Advances in fluorescent protein development for super resolution fluorescence imagingMicroscopy & Imaging
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In this webinar with George Patterson, you will learn how three common types of behaviors in fluorescent proteins – photoactivation, photoswitching and photoconversion – have been engineered to be taken advantage of in fluorescent protein development.
What will you learn?
- What fluorescent proteins are, how they work and where they came from
- How fluorescent proteins can be categorized
- How photoactivation, photoswitching and photoconversion work
- How fluorescent proteins fit into super resolution imaging
Investigator, NIBIB, NIH
George completed his PhD at the Vanderbilt School of Medicine in the lab of David Piston before accepting a post-doctoral position in the lab of Jennifer Lippincott-Schwartz. During his post-doctoral training, he developed reagents and techniques for fluorescence imaging in the study of secretory protein trafficking.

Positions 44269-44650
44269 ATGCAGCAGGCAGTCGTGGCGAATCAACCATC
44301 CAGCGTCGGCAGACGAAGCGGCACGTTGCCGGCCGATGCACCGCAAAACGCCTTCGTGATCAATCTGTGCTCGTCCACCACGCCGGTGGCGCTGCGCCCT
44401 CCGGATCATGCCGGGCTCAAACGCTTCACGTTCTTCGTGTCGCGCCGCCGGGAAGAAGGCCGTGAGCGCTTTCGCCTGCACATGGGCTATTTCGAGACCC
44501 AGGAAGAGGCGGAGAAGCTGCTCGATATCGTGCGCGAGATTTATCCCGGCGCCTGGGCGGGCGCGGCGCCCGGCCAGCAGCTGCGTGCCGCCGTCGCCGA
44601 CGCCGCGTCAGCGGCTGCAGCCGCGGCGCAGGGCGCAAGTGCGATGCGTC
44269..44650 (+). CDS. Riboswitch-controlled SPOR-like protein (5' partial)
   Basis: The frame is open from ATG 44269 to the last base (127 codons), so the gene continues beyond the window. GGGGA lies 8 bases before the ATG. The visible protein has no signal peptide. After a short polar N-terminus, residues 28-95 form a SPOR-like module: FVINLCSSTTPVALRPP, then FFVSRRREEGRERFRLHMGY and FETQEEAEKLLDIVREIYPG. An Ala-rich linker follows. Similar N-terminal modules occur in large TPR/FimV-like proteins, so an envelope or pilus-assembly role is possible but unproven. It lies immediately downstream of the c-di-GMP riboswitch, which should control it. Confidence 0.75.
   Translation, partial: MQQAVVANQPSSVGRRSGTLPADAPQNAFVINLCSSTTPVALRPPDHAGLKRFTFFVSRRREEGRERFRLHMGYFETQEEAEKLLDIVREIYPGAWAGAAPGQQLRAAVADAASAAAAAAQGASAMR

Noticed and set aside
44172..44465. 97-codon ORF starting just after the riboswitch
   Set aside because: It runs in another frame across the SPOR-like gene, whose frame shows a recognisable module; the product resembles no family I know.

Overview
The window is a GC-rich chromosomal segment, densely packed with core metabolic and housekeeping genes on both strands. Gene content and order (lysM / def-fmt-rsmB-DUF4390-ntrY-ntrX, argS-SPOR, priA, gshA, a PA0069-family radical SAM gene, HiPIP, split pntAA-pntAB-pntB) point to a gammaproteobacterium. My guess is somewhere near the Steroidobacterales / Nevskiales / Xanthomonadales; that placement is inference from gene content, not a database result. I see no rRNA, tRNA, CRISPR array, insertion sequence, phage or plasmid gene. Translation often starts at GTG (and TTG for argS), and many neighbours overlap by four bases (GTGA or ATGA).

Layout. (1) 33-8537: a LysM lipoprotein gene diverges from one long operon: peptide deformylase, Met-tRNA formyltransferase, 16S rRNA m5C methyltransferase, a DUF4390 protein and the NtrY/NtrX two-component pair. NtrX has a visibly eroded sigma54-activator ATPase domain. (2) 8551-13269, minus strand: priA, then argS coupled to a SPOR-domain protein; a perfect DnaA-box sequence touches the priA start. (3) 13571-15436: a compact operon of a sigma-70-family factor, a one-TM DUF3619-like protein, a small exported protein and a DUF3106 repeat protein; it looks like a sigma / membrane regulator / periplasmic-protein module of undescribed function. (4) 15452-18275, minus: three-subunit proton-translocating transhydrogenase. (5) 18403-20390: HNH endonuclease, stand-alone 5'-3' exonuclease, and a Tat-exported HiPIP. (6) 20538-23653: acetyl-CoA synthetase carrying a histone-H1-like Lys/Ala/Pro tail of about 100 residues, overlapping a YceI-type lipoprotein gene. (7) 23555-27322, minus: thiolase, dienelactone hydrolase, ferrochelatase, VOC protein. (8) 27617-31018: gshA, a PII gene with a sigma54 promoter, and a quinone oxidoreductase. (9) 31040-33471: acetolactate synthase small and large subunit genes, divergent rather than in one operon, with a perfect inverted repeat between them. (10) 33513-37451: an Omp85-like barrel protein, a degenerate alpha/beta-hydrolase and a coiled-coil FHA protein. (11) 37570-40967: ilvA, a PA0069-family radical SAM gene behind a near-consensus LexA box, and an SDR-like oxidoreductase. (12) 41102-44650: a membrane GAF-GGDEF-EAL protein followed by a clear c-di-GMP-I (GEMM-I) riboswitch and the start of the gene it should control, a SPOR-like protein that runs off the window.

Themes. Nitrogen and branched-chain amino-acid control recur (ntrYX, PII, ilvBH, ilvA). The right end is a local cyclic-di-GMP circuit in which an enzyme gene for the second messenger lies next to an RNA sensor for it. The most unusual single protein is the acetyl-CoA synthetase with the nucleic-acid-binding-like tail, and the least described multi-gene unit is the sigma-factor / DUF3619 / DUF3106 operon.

After 4 years, he accepted a staff scientist position at the NIH, where he continued to work in protein trafficking and in collaborative efforts with Eric Betzig and Harald Hess in the development of new fluorescence imaging techniques.
He accepted a position in the National Institute of Biomedical Imaging and Bioengineering at the NIH in October 2009, where he continues his work on fluorescent protein development and super-resolution imaging techniques for use in cell biology applications.